What is your connection to the Shark Lab?
Aforementioned regarding my role as Media Manager, though I am a shark noob in comparison to many others who have contributed years and even decades to the research and progress of BBFSF. I began my journey here in February of 2014, having little experience nor understanding of sharks, but it’s safe to say that has changed after jumping into the deep end.
Tell us a story about Doc?
The boat was rocking. For an entire week, the Discovery Channel film crew had their way with us despite the high winds and water crashing over the bow and port side of the Twin Vee off West. As we awkwardly shuffled to maintain a semblance of balance in the back&forth caused by unfavorable conditions, Doc lifted both of his hands off the railing, made a rhythmic jolt, and muttered to himself, “I said, look ma, no hands!” To this day, the only person I believe he could have referenced is Wale from Waka-Flocka’s music video (linked below). I was in hysterics. Having arrived only a day before, this was my introduction to Doc. Needless to say, I was caught a bit off guard by his unassuming pop culture and boat-balanced savvy beneath his elderly facade. Only later in the year did I learn that Doc has a background in dance, so this moment began to make more sense retrospectively. Check out the video…
The lab as a whole gets a bit on edge whenever Doc arrives. This may be partially self-induced, but Doc does has a knack for making staff members feel utterly incompetent. To reduce the frequency of these moments, I ask a LOT of questions. In preparation for a college course field trip to Aya’s Spot, I had been tasked with preparing the bait used to attract and hand-feed the nursery’s baby lemon sharks. This requires thawing a block of chum and squid, cutting thin finger-like strips of fish filet, and quartering other filets into square-shaped chunks. I had done this many times already, but when Doc is around, it’s a whole new ball game. Expectations and requests can also change between his visits, so I played the dumb-card to ensure everything received the stamp of approval and to bypass facing his wrath in the field, in front of 20 or so students…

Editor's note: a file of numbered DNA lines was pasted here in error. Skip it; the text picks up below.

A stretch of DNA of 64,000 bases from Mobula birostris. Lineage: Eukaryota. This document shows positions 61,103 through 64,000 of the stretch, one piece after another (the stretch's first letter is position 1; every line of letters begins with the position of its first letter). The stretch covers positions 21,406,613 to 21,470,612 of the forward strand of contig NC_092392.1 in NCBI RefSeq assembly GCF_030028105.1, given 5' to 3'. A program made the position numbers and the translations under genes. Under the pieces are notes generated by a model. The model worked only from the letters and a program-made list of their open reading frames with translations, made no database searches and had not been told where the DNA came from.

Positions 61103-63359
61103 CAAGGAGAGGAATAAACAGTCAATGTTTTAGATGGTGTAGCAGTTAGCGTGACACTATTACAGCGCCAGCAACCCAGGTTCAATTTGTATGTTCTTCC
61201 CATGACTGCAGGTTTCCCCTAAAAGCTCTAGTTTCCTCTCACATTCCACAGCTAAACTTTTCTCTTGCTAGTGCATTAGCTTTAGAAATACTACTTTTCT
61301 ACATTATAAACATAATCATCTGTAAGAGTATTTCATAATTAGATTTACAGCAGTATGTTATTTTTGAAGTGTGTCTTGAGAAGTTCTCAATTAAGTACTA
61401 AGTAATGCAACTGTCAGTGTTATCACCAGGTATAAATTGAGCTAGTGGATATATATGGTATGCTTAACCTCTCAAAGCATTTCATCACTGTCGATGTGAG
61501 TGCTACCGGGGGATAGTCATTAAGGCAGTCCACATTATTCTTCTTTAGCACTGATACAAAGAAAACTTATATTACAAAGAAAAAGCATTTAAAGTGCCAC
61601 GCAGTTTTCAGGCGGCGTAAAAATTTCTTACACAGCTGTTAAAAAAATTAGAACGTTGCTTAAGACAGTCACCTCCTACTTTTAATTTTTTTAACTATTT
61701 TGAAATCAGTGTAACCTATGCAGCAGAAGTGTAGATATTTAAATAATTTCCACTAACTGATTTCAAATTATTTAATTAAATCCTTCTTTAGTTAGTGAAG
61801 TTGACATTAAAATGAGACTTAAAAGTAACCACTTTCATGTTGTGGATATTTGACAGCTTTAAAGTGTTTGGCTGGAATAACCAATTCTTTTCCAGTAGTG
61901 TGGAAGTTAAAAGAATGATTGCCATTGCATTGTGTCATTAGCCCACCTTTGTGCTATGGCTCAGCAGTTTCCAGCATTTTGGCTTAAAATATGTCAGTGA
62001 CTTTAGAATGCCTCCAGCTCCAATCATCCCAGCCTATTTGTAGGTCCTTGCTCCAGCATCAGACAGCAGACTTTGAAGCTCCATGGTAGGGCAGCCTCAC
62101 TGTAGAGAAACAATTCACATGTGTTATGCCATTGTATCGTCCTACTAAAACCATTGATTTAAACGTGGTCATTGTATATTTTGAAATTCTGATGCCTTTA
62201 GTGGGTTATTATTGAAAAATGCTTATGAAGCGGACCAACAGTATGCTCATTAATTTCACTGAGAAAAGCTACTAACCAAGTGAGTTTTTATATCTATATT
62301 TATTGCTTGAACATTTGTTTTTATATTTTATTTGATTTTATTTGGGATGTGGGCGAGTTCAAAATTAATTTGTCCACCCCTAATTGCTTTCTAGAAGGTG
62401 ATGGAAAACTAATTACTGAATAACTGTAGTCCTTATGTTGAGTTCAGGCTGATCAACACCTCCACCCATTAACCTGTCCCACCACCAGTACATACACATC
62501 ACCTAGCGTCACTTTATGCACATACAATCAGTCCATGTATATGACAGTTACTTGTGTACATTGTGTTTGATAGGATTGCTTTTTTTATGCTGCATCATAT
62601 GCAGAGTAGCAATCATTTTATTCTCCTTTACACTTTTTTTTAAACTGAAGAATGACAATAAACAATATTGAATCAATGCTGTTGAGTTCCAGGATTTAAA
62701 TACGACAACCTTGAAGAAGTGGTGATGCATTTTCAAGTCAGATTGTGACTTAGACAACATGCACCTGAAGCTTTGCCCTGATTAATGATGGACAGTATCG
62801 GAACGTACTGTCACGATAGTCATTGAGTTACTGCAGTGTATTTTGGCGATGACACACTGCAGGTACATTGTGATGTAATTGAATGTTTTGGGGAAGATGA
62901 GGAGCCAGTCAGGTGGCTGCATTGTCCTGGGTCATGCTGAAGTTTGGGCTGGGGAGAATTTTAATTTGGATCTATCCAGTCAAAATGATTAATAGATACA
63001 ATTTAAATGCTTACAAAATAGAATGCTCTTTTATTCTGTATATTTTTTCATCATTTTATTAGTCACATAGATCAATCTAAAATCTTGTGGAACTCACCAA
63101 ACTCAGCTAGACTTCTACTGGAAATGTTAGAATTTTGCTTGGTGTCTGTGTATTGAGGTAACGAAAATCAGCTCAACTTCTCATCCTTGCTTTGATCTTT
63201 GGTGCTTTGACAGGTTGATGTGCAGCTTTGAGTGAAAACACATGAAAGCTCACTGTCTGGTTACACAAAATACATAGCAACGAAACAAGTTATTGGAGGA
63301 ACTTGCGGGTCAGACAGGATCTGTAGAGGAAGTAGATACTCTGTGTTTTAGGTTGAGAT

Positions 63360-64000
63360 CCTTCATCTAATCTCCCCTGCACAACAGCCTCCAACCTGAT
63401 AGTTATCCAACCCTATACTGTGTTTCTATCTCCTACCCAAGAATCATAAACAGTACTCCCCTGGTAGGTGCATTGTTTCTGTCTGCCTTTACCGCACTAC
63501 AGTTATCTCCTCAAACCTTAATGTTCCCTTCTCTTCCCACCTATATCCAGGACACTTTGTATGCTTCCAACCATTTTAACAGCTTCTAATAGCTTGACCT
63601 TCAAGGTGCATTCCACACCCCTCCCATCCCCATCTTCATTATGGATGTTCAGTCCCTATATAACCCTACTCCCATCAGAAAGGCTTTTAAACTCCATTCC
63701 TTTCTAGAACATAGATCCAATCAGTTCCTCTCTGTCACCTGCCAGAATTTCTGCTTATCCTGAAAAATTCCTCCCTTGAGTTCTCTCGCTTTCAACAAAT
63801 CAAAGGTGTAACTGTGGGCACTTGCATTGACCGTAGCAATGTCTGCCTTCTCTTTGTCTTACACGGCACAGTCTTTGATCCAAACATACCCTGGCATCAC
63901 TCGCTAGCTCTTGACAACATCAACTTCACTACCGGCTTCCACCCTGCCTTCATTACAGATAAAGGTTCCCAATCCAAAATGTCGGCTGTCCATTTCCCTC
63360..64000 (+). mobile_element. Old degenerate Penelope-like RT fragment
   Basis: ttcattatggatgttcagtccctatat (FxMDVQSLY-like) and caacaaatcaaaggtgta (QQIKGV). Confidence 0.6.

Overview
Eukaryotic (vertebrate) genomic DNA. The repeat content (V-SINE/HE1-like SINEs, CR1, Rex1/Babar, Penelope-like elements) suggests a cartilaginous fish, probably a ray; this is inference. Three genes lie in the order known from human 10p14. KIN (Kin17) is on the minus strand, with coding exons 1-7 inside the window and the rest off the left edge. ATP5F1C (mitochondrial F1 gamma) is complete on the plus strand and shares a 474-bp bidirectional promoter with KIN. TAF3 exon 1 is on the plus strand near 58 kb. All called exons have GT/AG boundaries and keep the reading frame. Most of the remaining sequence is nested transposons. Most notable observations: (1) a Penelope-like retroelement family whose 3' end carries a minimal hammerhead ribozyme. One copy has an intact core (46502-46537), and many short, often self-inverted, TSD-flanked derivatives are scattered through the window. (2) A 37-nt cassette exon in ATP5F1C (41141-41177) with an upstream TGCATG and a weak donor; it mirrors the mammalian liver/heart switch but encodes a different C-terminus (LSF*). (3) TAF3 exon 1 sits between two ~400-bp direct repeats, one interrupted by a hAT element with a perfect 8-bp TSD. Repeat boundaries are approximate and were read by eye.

My work was all good, except: each style of bait needed to be separated into lunch boxes (yes, the same ones we use for daily research excursions), and I had used the wrong chum! But where was the right stuff located? I have to make it?! Surprised, Doc commanded myself and assistant manager Lorna to follow him into the kitchen, where he educated us with a tinge of dismay upon our never learning the home-made chum recipe. Bloody slabs of bonito baitfish, handfuls of oatmeal, and a cup or so of olive oil were all tossed into the same very food processor that had been used to make 40 people hummus just a few hours before. I jokingly asked if he wanted to sprinkle in some salt and pepper, and he laughed slightly but declined. The tuna salad concoction was complete. All bystanders showed equal looks of disbelief at our messy countertop and the maroon, metallic-smelling residue that clung to the insides of the blender (bonito are notably ferrous and bloody). Many vouched to never eat a thing from that device again. I shrugged, trying to internalize it all as part of the learning experience.
Tell us a story about the Shark Lab?
Night tracking had begun, and the team was on their third of five nights listening for tagged sharks in the moonlit lagoon from 9PM to 5AM. This crew consisted of PI Rob Bullock, and interns Jess Howard and Joe Jones. On night tracking nights, those left behind normally sleep with doors open or with radios next to their pillows in case of an emergency. This particular night was deep-sleep night. Sleeping in the closest room to the main radio, I remember stirring semi-consciously at the sound of crackling in the middle of the night. But sleep prevailed. I merely incorporated the noises into my dream.
Then I suddenly woke up to hearing a screaming from the kitchen room. This was no longer a dream. I jumped down from my top bunk to hear a staticky SOS blasting from the radio. When I responded back, Jess exclaimed multiple sighs of relief, “Wow, we thought we were totally screwed. Our boat stopped working and we’ve been anchored for the past hour hoping to get through to someone back at the lab.” A 15 minute engine tutorial provided by the grumpily awakened lab mechanic, TJ Ostendorf, helped them fix the problem. The following morning I was met with hugs for being the hero!
How did meeting Doc and working at the Shark Lab change your life?
The hustle of the lab is like nothing I’ve ever experienced. We really are frugal about the equipment and resources we use, from sandwich-making materials to wall paint and construction pieces. This resourcefulness is what gives the lab its old-school vibe–it clings to its past through financial necessity, often times reusing items well past their expected life cycles or incorporating old parts into new.
Meeting Doc has changed me to reevaluate my own understanding of leadership. I would not venture to describe his leadership approach as nurturing nor developing, which I believe is critical for long term success in any training program for organizations. But I see how many people are drawn to Doc’s free-spirited demeanor. Doc is truthful in that he has no filter. Throughout my life I’ve always taken critique to heart, sometimes too personally, but with Doc I am beginning to understand that he lives in the moment, is passionate in the moment, and expresses discontent in the moment, but in the very next moment, he is similarly capable to forget and give praise. I’m still trying to figure out how to navigate this bipolar relationship with him emotionally…